Bush’s tribute to Reagan: A rebuke?
When Nancy Reagan appealed publicly to
President Bush last month to abandon his refusal to fund stem cell research—"I
just don't see how we can turn our backs on this," she said—the president’s
reply was cold, crisp, final and quick.
That was then. Now is now, when Ronald
Reagan’s death and his final years struggling with Alzheimer’s have unleashed a
national wave of grief and sentimental tributes to the man who popularized
uplifting political good humor and brought rousing pride to the Oval Office.
On the president’s desk are letters signed
by a majority of U.S. senators (58) and nearly half of the House (206) appealing
for Bush to abandon his mulish opposition to stem cell research. These are
bolstered by additional appeals from a bi-partisan list of former presidents
including Republican Gerald Ford and Democrats Jimmy Carter and Bill Clinton.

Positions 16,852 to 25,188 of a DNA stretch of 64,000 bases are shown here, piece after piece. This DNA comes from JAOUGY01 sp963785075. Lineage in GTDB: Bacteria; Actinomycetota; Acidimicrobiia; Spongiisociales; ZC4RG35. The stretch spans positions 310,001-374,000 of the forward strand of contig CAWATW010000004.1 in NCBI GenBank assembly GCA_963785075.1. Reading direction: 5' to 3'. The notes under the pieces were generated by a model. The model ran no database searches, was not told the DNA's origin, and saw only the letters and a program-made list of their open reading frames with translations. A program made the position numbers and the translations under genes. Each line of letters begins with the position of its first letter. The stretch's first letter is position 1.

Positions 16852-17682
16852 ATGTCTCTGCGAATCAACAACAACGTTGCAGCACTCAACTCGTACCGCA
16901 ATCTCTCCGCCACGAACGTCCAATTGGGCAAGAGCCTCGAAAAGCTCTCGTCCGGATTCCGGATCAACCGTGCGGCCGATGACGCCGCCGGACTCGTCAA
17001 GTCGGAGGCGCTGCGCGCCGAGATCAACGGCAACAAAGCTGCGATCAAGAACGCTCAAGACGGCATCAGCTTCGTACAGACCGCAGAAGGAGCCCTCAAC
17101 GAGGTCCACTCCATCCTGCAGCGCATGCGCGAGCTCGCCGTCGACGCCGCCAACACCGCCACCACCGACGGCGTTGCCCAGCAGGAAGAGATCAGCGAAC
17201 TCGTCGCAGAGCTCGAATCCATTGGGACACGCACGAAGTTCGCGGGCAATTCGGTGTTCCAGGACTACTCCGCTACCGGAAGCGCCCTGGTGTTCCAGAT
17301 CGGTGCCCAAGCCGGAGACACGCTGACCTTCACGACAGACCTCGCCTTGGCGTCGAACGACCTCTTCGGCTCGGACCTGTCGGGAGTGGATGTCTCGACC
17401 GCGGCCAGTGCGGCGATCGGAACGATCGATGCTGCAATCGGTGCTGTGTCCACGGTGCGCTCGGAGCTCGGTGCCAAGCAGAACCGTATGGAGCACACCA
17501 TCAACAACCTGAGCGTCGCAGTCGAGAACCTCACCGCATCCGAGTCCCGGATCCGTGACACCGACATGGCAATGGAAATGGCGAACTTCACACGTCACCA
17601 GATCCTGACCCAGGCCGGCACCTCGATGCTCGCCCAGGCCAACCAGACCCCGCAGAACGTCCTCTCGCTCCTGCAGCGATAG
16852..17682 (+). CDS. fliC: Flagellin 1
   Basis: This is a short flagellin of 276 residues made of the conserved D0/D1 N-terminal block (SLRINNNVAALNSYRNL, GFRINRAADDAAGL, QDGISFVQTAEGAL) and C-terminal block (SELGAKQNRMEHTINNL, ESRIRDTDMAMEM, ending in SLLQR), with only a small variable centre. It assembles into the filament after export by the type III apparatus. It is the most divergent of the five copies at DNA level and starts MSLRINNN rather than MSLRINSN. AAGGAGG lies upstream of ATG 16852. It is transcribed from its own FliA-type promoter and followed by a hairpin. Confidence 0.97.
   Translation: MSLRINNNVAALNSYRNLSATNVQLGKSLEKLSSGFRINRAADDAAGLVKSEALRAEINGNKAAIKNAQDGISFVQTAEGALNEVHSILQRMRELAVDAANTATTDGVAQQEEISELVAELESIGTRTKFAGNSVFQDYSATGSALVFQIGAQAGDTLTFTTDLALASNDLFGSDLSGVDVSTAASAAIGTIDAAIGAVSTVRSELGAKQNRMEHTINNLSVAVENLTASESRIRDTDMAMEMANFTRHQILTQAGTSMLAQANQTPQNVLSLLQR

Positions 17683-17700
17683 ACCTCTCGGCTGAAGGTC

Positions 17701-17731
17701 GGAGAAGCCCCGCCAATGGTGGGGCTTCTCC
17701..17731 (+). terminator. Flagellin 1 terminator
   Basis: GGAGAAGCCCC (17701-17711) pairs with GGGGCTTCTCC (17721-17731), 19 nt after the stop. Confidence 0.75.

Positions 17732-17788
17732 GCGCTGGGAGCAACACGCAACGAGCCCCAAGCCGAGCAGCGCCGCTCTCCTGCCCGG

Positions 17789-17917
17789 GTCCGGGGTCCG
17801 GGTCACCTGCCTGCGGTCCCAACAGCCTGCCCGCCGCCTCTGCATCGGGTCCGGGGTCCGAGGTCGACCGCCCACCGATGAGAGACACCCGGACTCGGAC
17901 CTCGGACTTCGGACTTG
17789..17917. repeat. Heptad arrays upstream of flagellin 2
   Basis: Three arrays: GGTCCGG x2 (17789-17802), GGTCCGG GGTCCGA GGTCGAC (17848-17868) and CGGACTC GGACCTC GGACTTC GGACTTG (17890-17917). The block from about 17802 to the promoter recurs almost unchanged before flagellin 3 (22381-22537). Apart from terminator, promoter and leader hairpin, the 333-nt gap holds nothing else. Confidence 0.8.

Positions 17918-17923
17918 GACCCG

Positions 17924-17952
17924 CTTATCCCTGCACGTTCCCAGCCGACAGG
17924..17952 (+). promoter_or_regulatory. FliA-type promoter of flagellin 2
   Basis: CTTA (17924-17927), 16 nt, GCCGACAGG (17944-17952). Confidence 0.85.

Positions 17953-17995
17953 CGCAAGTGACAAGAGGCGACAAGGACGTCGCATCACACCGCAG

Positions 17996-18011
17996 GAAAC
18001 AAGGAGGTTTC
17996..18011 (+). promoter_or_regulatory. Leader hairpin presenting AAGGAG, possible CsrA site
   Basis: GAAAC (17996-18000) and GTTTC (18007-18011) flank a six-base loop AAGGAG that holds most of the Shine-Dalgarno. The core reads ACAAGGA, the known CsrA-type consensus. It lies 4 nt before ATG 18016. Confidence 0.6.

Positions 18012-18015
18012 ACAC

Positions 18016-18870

But stem cell research, a likely source of
relief or cure for tens of millions of victims of Alzheimer's, Parkinson's,
diabetes, heart disease, spinal cord injuries and other dreaded maladies, is
opposed by Bush’s core constituency, religious extremists, who cling to medieval
precepts that lack any ecclesiastical justification.
The God they worship never intended the
afflicted to suffer or for death from illness to be accepted as untreatable.
Medicine and science have been endowed with extraordinary gifts for discovering
cures that extend life in comfort.
The president’s obstinacy to stem cell
research seems to be more of an outlandish craving for increasing the roster of
the bizarre in his policies—the right to preemptively launch wars against other
nations, legalize the torture of captives, connive to deny civil rights, develop
new nuclear weapons while denouncing other nations’ nuclear ambitions, and
abandon protection of the environment.
Given the state of the national bank
account, the disarray of global alliances and the uncertainty in America’s
domestic prosperity, the president seems intent on leaving a legacy of
dismantling a long list of previous policies that worked for Americans.
However, if he persists in opposing stem
cell research, and rejects mounting appeals on behalf of humankind, Bush will
have shown a repugnant way of dishonoring Ronald Reagan’s memory and the 40th
president’s effervescent love of life and devotion to a nation moving ahead, not